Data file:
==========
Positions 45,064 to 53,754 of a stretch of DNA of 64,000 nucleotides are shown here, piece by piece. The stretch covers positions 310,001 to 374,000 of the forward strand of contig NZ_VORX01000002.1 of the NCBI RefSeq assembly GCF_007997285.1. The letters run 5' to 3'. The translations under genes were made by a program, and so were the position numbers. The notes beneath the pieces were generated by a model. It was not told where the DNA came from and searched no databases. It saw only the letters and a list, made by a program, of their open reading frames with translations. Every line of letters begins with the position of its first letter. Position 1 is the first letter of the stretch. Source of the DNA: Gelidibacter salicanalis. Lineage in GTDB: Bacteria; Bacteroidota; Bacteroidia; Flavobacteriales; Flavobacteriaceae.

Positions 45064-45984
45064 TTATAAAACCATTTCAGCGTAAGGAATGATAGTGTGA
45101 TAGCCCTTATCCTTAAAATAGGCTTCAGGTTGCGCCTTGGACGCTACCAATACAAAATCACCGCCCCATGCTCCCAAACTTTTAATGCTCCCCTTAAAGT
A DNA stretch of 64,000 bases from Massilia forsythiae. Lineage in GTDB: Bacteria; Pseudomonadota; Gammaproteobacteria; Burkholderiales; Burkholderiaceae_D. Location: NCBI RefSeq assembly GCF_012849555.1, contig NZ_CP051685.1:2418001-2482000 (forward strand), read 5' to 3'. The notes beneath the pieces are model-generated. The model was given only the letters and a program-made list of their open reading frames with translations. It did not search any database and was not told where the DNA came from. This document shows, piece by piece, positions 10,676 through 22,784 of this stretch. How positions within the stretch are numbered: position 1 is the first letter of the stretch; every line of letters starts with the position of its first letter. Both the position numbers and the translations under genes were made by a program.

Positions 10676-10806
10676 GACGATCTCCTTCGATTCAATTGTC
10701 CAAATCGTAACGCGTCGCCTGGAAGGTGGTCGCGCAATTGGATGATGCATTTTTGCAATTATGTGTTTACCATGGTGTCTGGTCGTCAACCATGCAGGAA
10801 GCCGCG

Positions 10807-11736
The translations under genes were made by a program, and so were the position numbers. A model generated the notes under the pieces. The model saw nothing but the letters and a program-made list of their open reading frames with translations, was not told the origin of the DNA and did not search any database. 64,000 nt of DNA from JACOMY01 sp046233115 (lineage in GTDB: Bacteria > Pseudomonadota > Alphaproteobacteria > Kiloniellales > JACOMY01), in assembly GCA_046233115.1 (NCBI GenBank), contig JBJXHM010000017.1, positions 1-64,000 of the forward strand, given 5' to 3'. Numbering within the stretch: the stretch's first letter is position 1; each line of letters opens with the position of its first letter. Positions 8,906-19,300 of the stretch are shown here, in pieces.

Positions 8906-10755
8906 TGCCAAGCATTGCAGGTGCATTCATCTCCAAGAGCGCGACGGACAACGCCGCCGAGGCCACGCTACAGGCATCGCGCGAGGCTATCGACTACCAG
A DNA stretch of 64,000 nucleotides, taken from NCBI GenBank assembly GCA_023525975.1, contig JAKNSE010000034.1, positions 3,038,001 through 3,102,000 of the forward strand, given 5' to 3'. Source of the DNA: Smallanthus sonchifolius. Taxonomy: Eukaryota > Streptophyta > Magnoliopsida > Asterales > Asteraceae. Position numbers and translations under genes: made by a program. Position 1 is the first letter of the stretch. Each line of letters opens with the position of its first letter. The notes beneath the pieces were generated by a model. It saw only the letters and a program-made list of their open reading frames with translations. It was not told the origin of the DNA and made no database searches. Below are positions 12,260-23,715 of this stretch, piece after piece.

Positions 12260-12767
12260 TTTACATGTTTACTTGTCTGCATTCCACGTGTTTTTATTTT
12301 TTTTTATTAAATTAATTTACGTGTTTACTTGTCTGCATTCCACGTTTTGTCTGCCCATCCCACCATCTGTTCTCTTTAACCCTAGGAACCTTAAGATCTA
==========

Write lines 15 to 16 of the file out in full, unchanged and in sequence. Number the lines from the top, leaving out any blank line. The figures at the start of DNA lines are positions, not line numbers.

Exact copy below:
Positions 12260-12767
12260 TTTACATGTTTACTTGTCTGCATTCCACGTGTTTTTATTTT